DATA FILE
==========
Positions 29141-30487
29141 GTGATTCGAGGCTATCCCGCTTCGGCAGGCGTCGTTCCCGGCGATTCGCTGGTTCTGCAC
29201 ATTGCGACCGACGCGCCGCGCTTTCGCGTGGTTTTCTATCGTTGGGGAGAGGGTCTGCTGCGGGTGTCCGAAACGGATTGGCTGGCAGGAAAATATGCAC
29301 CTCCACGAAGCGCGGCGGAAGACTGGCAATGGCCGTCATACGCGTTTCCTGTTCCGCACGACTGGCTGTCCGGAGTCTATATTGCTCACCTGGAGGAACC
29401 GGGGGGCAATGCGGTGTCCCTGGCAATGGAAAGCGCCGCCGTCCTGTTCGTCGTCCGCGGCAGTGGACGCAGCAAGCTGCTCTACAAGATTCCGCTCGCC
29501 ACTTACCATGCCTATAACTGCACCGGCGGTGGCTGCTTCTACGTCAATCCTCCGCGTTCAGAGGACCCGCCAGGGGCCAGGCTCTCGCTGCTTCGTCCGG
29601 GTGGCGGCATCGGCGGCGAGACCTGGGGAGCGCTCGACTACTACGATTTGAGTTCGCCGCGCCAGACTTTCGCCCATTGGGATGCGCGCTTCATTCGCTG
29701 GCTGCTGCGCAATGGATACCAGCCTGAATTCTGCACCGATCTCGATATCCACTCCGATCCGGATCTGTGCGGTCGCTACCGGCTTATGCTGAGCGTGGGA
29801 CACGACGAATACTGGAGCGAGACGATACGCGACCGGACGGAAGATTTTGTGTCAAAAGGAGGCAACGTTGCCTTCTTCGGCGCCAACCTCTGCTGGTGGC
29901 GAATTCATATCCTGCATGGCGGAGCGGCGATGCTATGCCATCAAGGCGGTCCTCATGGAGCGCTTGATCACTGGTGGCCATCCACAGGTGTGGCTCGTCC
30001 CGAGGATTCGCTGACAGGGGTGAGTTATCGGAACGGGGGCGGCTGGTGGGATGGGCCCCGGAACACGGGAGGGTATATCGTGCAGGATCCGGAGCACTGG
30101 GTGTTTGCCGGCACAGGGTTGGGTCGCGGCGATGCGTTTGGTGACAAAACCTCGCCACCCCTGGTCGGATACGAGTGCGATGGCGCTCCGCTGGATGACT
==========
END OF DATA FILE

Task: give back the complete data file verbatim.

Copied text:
Positions 29141-30487
29141 GTGATTCGAGGCTATCCCGCTTCGGCAGGCGTCGTTCCCGGCGATTCGCTGGTTCTGCAC
29201 ATTGCGACCGACGCGCCGCGCTTTCGCGTGGTTTTCTATCGTTGGGGAGAGGGTCTGCTGCGGGTGTCCGAAACGGATTGGCTGGCAGGAAAATATGCAC
29301 CTCCACGAAGCGCGGCGGAAGACTGGCAATGGCCGTCATACGCGTTTCCTGTTCCGCACGACTGGCTGTCCGGAGTCTATATTGCTCACCTGGAGGAACC
29401 GGGGGGCAATGCGGTGTCCCTGGCAATGGAAAGCGCCGCCGTCCTGTTCGTCGTCCGCGGCAGTGGACGCAGCAAGCTGCTCTACAAGATTCCGCTCGCC
29501 ACTTACCATGCCTATAACTGCACCGGCGGTGGCTGCTTCTACGTCAATCCTCCGCGTTCAGAGGACCCGCCAGGGGCCAGGCTCTCGCTGCTTCGTCCGG
29601 GTGGCGGCATCGGCGGCGAGACCTGGGGAGCGCTCGACTACTACGATTTGAGTTCGCCGCGCCAGACTTTCGCCCATTGGGATGCGCGCTTCATTCGCTG
29701 GCTGCTGCGCAATGGATACCAGCCTGAATTCTGCACCGATCTCGATATCCACTCCGATCCGGATCTGTGCGGTCGCTACCGGCTTATGCTGAGCGTGGGA
29801 CACGACGAATACTGGAGCGAGACGATACGCGACCGGACGGAAGATTTTGTGTCAAAAGGAGGCAACGTTGCCTTCTTCGGCGCCAACCTCTGCTGGTGGC
29901 GAATTCATATCCTGCATGGCGGAGCGGCGATGCTATGCCATCAAGGCGGTCCTCATGGAGCGCTTGATCACTGGTGGCCATCCACAGGTGTGGCTCGTCC
30001 CGAGGATTCGCTGACAGGGGTGAGTTATCGGAACGGGGGCGGCTGGTGGGATGGGCCCCGGAACACGGGAGGGTATATCGTGCAGGATCCGGAGCACTGG
30101 GTGTTTGCCGGCACAGGGTTGGGTCGCGGCGATGCGTTTGGTGACAAAACCTCGCCACCCCTGGTCGGATACGAGTGCGATGGCGCTCCGCTGGATGACT